This is a new experiment, so we’ll see how it goes. I’m going to have to ramp up my discipline and structure and really go for it. It kind of seems like it corresponds with the whole New Year’s resolution things, and in some ways I guess it does, since I tend to get pretty reflective in the dark time of year, but in other ways it’s just what is next for me.

Who knows if this will work, and take me to where I want to go—but it’s a start, and it’s an experiment, to see what happens. Maybe it’ll work, maybe it won’t.

I have plenty of emails to catch up on, Butch Lab to work on, the next Symposium to plan, articles to write, Sideshow … no shortage of projects and fascinating things to think about. So I’ll be writing a few more things this week, and then I’ll see you in February.

But now, I’m going to take a walk in the snow, and get back to work after the sun sets.

Blog for Lesbian Health Day

nlhs_smallLet’s talk about our health.

Personally I am extremely grateful to have grown up in a culture where the women’s health movement had already had significant effects and waves. I went to teen-positive health centers for my first annual exams and birth control prescriptions, I went to queer-positive centers after I came out who didn’t blink twice when I checked “lesbian” on the forms.

And, honestly, Lesbian Health and Women’s Health are big – huge! – topics on which I am not so well-versed. Breast cancer, cervical cancer, HIV prevention, the myths around lesbians being less susceptible to STIs, safer sex practices, gender discrimination, transphobia … these are huge topics, each of which are worthy of their own examination.

And lucky for us, there are many wonderful people working within these fields to make it more lesbian-inclusive, queer-inclusive, gender-inclusive.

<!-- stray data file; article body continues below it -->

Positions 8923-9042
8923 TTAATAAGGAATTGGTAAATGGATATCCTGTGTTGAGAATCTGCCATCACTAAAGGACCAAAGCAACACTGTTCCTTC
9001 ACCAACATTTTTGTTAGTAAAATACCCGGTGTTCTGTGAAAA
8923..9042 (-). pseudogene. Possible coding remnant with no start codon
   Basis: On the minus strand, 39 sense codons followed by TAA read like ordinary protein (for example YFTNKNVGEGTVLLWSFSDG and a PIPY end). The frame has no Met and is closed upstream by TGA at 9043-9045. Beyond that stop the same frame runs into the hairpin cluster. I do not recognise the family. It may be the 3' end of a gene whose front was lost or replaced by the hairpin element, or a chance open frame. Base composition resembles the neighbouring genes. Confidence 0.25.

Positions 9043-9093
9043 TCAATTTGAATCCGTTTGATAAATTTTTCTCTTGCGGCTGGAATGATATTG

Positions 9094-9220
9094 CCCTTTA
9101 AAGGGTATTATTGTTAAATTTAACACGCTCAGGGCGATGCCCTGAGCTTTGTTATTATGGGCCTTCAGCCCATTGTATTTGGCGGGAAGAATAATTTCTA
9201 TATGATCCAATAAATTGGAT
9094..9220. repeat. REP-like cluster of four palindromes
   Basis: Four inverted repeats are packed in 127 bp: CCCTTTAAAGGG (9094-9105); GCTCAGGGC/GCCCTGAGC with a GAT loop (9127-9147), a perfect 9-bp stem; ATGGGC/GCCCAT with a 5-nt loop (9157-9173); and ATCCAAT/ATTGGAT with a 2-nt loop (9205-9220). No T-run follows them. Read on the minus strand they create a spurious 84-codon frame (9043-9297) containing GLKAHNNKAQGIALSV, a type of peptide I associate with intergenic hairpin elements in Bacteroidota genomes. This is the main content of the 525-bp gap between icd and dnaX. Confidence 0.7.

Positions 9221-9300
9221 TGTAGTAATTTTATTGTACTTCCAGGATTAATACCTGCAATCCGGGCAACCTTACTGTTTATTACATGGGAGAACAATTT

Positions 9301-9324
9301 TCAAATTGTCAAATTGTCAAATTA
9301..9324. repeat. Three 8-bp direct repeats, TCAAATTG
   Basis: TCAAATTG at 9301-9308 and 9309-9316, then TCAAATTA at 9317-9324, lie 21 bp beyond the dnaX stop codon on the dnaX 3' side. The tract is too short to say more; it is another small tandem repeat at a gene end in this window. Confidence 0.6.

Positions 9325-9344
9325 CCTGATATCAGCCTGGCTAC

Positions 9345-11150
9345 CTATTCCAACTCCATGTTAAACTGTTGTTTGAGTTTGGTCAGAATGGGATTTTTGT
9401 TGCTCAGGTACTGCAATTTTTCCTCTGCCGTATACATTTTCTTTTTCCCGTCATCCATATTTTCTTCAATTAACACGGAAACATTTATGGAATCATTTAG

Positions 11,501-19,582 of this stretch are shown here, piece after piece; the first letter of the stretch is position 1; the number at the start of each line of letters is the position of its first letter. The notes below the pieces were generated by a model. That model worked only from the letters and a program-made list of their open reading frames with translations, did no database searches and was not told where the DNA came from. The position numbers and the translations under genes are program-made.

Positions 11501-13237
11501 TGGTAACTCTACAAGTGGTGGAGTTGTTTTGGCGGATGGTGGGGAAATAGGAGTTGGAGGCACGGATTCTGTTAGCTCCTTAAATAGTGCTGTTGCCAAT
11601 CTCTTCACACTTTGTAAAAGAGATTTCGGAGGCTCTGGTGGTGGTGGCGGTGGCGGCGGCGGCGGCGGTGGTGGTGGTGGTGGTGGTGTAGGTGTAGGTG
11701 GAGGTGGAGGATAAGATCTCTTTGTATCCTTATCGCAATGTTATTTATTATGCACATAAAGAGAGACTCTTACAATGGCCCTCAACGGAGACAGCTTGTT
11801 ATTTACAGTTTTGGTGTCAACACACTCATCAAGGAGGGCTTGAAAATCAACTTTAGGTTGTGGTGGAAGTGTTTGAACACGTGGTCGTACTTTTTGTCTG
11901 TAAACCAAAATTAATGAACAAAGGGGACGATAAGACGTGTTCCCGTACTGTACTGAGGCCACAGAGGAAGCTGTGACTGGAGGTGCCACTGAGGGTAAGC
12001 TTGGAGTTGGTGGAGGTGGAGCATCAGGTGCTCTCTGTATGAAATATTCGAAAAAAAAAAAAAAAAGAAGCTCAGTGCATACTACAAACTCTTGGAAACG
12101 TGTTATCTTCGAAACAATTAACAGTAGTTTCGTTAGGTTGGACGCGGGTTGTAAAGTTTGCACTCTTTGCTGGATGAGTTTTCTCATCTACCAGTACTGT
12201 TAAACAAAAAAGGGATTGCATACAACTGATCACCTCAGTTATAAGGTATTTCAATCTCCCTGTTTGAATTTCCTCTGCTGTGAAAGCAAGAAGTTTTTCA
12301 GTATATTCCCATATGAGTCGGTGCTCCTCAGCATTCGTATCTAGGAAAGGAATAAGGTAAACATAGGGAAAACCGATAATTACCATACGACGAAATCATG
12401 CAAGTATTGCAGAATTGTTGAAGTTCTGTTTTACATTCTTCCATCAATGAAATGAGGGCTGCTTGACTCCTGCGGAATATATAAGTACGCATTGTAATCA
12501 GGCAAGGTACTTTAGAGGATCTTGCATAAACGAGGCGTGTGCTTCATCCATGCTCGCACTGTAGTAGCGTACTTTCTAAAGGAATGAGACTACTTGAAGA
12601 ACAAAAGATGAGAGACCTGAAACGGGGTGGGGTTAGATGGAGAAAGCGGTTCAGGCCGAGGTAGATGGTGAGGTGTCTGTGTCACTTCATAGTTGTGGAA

Today is Blog for Lesbian Health Day in honor of the upcoming National Lesbian Health Summit taking place March 6 through 8, 2009, in San Francisco. It’s only $30 registration for both days.

(Anyone have any plane-fare hookups? I’d love to go, but can’t afford to actually get there. Note to self, get an airline sponsor.)

I’ve been in touch with Cat, one of the organizers of the conference, and she writes:

Instead of it being just a boring conference, we want to use it as a place to build grassroots, community-based conversations on our health and what health issues affect us. AND most importantly, how we can be leaders in championing our health and getting TPTB to pay attention to our health. This is a critical moment in our nation’s history and we want to make the most of it.

The thing that is probably #1 on my list about health, as a, ahem, sexually active queer person, is STIs and safer sex. It’s something that I always intend to write about more here, to address issues how to keep your toys clean, reminders to wear gloves and use dams and condoms, but it’s a topic that – again – is HUGE, and I tend to feel like I need to do a whole bunch of research on something before I write it up, and I can’t seem to make the time to do the research. (I do practice safer sex, and I try to include it in my write-ups … but that’s not quite the same as opening up a specific dialogue about it.)

So let me take this little opportunity to say: EDUCATE YOURSELF ABOUT SAFER SEX. There are many ways to do this. I recommend Scarleteen – though it is geared toward teenagers, the information is clear and straightforward, basic, and in-depth, and I often use it as a resource when I come across health questions that I can’t answer.

So, instead of writing about my own experiences with the healthcare systems (which have been mostly positive, actually) or speculating too much about the community questions, I want to ask you:

What health issues are you concerned about? For yourself and for your community?

What information do you need to make better decisions about your health?

And what experiences have you already had with your health and the healthcare world (the good, the bad, the ugly)?

What do health issues do we need to take on and how?

How can we better grapple with how we form who we are (allowing for all of the ways we see ourselves) and let that lead our conversations on health?

What do you want to see this summit address?

Do you want to take them to task for calling it the Lesbian Health Summit? Is it welcoming to your particular identity?

If you’d like, leave your stories in the comments, or write it up on your own blog – and please do leave a link to what you write here.

Register online for the Summit now, or visit their website for more information.